The fifth outing by German pagan-metallers Varg is not just a step out of the band’s apparent comfort zone. It is a huge gnashing and gurning leap. And guess what? It pays off.
Das Ende aller Lügen or The End of All Lies (Napalm Records) was released on 15 January — nearly four years after the band’s last album Guten Tag. And no sooner does the first track crackle to life, it’s clear that there’s a new agenda on the Bavarian band’s agenda and in Varg’s crosshairs are the world’s political leaders.
The first track titled Der große Diktator (The Great Dictator) is the famous speech from the 1940 film by the same name, set to the haunting strains of a piano. Towards the end of the film, Charlie Chaplin’s Jewish barber — posing as Adenoid Hynkel, — delivers the speech that includes the lines:
'Soldiers! Don’t give yourselves to brutes — men who despise you, enslave you, who regiment your lives, tell you what to do, what to think and what to feel! Who drill you, diet you, treat you like cattle, use you as cannon fodder. Don’t give yourselves to these unnatural men — machine men with machine minds and machine hearts!'
These words set the tone for the monstrous Philipp "Freki" Seiler to kickstart the album’s title track.
Immediately, the inherently political theme — a significant change of tack from 2012’s Guten Tag and the disappointing 2015 EP Rotkäppchen — of the album becomes clear. Titles like Das Ende aller Lügen, Revolution and Achtung leave to interpretation about which way the album’s subject matter is going to go — if it wasn’t already telegraphed by the spoken word opening track.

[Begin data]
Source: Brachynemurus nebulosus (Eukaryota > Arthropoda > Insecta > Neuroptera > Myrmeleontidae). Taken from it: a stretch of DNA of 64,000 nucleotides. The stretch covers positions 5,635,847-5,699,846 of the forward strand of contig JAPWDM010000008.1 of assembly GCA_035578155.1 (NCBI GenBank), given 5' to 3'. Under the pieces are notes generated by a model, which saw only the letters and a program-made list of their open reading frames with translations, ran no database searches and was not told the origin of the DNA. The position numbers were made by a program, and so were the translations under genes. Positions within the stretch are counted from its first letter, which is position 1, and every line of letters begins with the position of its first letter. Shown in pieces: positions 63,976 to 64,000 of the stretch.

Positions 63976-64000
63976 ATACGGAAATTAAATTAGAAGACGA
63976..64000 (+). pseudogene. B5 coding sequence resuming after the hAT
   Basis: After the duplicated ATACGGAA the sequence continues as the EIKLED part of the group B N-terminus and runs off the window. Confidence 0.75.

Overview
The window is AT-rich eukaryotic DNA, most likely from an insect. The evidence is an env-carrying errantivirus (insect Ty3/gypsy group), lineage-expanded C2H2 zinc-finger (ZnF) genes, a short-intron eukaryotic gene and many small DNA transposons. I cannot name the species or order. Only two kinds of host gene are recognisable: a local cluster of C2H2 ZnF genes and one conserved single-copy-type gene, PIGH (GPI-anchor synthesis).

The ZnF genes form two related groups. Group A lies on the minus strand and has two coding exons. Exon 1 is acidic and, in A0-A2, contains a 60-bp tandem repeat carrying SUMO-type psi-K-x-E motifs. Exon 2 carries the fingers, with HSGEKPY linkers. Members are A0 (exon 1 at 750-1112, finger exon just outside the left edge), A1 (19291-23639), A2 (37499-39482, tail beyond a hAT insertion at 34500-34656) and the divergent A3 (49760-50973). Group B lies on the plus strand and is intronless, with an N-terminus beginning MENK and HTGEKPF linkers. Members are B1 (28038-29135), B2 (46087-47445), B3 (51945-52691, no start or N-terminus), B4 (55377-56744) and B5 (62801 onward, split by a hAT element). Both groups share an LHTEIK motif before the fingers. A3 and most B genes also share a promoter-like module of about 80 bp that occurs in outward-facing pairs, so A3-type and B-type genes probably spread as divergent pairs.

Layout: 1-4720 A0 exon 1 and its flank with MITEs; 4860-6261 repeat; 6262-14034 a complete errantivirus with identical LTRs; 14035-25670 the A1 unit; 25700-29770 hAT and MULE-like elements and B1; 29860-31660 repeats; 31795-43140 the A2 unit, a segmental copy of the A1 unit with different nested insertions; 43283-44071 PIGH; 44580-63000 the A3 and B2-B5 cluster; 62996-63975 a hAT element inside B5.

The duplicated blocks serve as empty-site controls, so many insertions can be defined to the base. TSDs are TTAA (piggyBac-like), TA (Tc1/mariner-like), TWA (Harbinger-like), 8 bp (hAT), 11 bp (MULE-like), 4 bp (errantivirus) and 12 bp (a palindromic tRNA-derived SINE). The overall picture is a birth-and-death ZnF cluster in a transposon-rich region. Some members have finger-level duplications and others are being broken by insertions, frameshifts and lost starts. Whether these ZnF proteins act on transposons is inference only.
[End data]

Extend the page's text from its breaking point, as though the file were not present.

But that’s just the lyrics.
The musical content has actually undergone a far larger change.
After a cursory listen to the chug-along title track to the anthemic Revolution and the sing-along Streyfzug, one thing becomes immediately apparent: Varg’s sonic palette has expanded. For starters, the album has a distinctly melodic feel to it. The guitar parts are more complex and dare-I-say sophisticated, so too are the drum fills. The interplay between clean vocals and growling is nuanced. And that's not all. The album boasts a lot more production than any Varg record so far — without ever giving the impression of being over-produced. And that is a rare commodity indeed.
Which brings us neatly to track five: Achtung. This is an early contender for metal song of the year. Complete with gang chants, a symphonic flourish and plenty of aggression, this stompathon — that arguably fits better into the Neue Deutsche Härte genre than death metal per se — is guaranteed to be a live favourite.
Normal service resumes soon after with Dunkelheit (Darkness) sounding a lot closer to the Varg of old, albeit with the new textures referred to earlier. Totentanz (Dance of Death) is another highlight of the album featuring a cameo from Anna Murphy from Swiss folk metal act Eluveitie.
Rounding off the 36-minute album are the blinding blitzkrieg that is Wintersturm (Winterstorm) and the ballad — yes, a ballad — Ascheregen.
Ten tracks that weigh in at a total of 36 minutes, it can be argued, is a bit light. But when you consider the fact that not a single song can be even remotely considered filler material, it's an impressive achievement.
The album — in case you hadn't already guessed — is, much like the rest of Varg's back catalogue, almost entirely in German. However, should you find a way to get your hands on the two-disc digipak, you'll find the same songs on the second disc — but in English. The impact is nowhere near the same as that of the songs in the language they were originally written, but there is an upside.
Apart from a way to make sense of the lyrics — for non-Teutophones, the English disc is a wonderful way to make the music of Varg more accessible to a friend, and cut through the language barrier.
After the sad end to 2015 for metalheads the world over, Das Ende aller Lügen is a fantastic way to kick off 2016!
Here's a tiny sample: